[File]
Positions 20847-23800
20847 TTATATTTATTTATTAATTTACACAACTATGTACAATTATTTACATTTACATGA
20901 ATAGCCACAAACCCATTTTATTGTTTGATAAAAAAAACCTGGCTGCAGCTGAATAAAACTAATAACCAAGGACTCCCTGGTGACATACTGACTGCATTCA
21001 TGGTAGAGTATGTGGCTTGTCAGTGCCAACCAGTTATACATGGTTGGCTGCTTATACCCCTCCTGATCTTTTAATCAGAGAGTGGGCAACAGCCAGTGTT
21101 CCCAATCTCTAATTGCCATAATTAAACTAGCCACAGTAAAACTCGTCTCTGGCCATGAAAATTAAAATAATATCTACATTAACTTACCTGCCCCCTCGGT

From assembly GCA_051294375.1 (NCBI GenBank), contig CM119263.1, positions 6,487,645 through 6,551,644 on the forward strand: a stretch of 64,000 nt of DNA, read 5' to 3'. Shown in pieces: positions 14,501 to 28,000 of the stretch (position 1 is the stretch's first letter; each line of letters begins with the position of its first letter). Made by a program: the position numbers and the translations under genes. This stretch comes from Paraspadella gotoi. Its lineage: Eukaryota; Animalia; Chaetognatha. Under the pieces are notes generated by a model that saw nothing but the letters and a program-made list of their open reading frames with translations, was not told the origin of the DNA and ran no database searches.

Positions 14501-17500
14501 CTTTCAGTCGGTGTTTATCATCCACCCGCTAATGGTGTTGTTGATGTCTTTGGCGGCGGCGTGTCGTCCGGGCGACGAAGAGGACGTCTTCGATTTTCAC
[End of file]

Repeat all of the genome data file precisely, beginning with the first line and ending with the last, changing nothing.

Positions 20847-23800
20847 TTATATTTATTTATTAATTTACACAACTATGTACAATTATTTACATTTACATGA
20901 ATAGCCACAAACCCATTTTATTGTTTGATAAAAAAAACCTGGCTGCAGCTGAATAAAACTAATAACCAAGGACTCCCTGGTGACATACTGACTGCATTCA
21001 TGGTAGAGTATGTGGCTTGTCAGTGCCAACCAGTTATACATGGTTGGCTGCTTATACCCCTCCTGATCTTTTAATCAGAGAGTGGGCAACAGCCAGTGTT
21101 CCCAATCTCTAATTGCCATAATTAAACTAGCCACAGTAAAACTCGTCTCTGGCCATGAAAATTAAAATAATATCTACATTAACTTACCTGCCCCCTCGGT

From assembly GCA_051294375.1 (NCBI GenBank), contig CM119263.1, positions 6,487,645 through 6,551,644 on the forward strand: a stretch of 64,000 nt of DNA, read 5' to 3'. Shown in pieces: positions 14,501 to 28,000 of the stretch (position 1 is the stretch's first letter; each line of letters begins with the position of its first letter). Made by a program: the position numbers and the translations under genes. This stretch comes from Paraspadella gotoi. Its lineage: Eukaryota; Animalia; Chaetognatha. Under the pieces are notes generated by a model that saw nothing but the letters and a program-made list of their open reading frames with translations, was not told the origin of the DNA and ran no database searches.

Positions 14501-17500
14501 CTTTCAGTCGGTGTTTATCATCCACCCGCTAATGGTGTTGTTGATGTCTTTGGCGGCGGCGTGTCGTCCGGGCGACGAAGAGGACGTCTTCGATTTTCAC